Energy in the Future series: The potential of fuel cells to reduce emissions

A fuel cell is an electrochemical device able to convert the chemical energy of a fuel directly into electric energy.

Latest update: May 2019

The interest in fuel cell technology as a sustainable solution is expanding worldwide as stringent actions are needed to reduce greenhouse gases. The ground propulsion is seeing a strong development of hydrogen-powered vehicles including cars, buses, trains and trucks. Research is actively seeking solutions to reduce all costs associated with the technology as well as improve the hydrogen deployment. 

What is fuel cell technology?

A fuel cell is an electrochemical cell that generates electrical energy via a chemical reaction, between a hydrogen-containing fuel and oxygen or another combustion agent. In many cases, water is the only by-product, therefore the technology is free from harmful emissions at the point-of-use.

The main benefits of fuel cells are:

  • High efficiency – fuel cells are 60% - 80% energy efficient
  • Clean – no harmful emissions at the point-of-use
  • No noise – These vehicles produce fewer vibrations than conventional vehicles
  • Scalable – can be stacked onto one another
  • Low maintenance – Despite the higher initial cost, fuel cells do not require much maintenance 



What industries use fuel cell technology?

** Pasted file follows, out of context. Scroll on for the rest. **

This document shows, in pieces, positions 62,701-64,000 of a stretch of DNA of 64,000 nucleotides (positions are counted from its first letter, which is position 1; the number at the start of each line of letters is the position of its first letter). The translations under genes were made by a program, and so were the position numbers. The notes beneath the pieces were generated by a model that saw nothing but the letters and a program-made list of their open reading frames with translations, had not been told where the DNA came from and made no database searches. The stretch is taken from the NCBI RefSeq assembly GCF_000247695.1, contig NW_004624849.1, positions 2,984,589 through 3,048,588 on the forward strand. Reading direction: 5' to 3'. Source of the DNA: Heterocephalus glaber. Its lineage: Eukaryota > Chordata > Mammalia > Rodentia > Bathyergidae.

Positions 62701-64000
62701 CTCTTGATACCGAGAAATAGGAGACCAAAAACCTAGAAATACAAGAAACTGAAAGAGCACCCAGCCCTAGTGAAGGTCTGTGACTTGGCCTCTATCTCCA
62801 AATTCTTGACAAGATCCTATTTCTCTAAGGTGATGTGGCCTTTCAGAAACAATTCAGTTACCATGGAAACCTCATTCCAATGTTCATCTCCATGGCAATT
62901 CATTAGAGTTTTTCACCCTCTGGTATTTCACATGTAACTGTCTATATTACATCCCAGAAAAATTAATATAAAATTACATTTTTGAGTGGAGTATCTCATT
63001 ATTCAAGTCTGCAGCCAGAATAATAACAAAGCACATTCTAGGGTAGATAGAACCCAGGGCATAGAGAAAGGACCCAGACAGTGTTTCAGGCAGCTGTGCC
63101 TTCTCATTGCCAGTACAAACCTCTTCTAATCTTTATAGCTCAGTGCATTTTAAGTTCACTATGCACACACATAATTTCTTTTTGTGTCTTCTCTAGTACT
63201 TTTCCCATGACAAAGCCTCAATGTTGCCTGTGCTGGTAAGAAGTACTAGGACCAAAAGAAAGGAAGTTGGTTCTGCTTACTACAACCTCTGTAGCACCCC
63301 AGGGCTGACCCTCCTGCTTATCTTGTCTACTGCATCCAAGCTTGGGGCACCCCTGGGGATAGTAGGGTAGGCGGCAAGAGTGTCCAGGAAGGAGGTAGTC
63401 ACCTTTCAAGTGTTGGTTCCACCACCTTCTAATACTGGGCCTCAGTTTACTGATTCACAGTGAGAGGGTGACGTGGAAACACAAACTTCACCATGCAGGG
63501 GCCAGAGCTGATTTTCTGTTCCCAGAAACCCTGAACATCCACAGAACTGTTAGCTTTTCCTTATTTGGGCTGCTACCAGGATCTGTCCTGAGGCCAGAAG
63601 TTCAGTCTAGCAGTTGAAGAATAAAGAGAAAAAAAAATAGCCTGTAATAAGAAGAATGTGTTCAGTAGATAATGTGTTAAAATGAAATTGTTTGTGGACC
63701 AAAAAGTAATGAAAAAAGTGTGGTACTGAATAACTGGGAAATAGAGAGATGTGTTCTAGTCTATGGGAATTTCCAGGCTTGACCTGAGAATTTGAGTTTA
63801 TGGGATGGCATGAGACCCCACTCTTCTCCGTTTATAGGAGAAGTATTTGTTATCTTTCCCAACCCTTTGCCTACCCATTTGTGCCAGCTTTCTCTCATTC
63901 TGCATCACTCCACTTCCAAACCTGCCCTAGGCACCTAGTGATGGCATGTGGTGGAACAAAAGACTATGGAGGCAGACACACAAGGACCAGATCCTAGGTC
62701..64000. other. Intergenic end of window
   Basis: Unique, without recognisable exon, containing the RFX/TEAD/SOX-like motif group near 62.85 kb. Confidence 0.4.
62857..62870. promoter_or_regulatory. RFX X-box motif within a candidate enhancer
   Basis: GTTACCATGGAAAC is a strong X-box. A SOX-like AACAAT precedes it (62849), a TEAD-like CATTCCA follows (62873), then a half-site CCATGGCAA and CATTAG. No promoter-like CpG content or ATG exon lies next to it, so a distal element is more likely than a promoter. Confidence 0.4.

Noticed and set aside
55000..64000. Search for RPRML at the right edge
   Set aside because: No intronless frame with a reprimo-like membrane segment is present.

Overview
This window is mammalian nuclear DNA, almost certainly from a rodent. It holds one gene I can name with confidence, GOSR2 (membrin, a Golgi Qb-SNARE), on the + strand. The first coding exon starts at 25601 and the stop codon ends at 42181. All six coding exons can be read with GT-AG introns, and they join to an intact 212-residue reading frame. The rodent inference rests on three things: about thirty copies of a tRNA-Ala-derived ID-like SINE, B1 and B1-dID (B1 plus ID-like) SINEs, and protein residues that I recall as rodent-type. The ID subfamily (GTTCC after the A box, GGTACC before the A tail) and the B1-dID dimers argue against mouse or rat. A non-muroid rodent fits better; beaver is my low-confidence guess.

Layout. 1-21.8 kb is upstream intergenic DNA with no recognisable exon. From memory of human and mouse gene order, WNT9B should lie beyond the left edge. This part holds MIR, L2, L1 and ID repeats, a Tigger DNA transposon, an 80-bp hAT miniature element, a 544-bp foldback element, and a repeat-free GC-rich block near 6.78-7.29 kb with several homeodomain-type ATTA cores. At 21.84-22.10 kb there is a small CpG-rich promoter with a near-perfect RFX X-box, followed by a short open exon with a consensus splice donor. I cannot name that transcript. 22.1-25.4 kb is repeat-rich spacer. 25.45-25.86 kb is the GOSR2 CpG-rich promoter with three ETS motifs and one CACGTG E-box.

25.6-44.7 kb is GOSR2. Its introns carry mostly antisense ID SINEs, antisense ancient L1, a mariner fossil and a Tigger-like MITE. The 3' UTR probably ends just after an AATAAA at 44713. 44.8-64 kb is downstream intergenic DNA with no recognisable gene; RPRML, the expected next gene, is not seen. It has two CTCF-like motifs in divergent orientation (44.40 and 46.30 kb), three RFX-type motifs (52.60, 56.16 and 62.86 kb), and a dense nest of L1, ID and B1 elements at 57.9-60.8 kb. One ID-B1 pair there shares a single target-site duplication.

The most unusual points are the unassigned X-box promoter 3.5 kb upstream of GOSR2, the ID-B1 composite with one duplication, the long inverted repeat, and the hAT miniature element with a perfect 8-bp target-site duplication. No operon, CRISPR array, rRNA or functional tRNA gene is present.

The hydrogen economy is undergoing an important expansion especially in the field of ground propulsion due to the potential of reducing the dependence from fossil fuels and relative carbon emissions. 
Within the automotive industry, different companies are developing fuel-cell technology. The most active on this technology are Toyota, Hyundai and Honda, which have already released the first models on the market. The working principle behind these cars is based on the use of compressed hydrogen at 700 bar to produce electricity through the fuel cells and power an electric motor for the traction. 
The public transport sector is also trialling fuel cell technology. Various cities worldwide are operating fuel cell buses to demonstrate that this technology can cut emissions and noise pollution while providing good quality public transport. For example, the city of London integrated 10 fuel cell buses within the fleet and showed the first hydrogen-powered double-decker bus in the world. 
Within the rail industry, China introduced the first light-rail locomotive with hydrogen fuel cells in 2017. In Germany, Alstom has developed the Coradia iLint which entered passenger service in October 2018. This train uses fuel cells to generate electricity for traction and onboard equipment, and batteries to store and restore energy from the fuel cells and regenerative braking, respectively. 
Within the trucking industry, GM, Toyota, Scania and Bosh in partnership with Nikola Motor Company are all targeting to employ fuel cell technology in the upcoming future. First trials have demonstrated good results and confirmed hydrogen benefits compared to other power sources such as batteries. 

How will fuel cell technology impact the rail industry?

The UK rail industry has started developing hydrogen-powered trains as a possible solution to replace diesel-only trains by 2040. This could contribute to reducing carbon emission from 40% (brown hydrogen) to 100% (green hydrogen) compared to diesel trains. Since steam is the only by-product, there is the opportunity to improve the air quality in enclosed railway stations, where current diesel trains release harmful emissions. As fuel cells do not have any moving components, the technology requires less maintenance than diesel engines, therefore reducing maintenance costs. 

What uncertainties remain in fuel cell technology?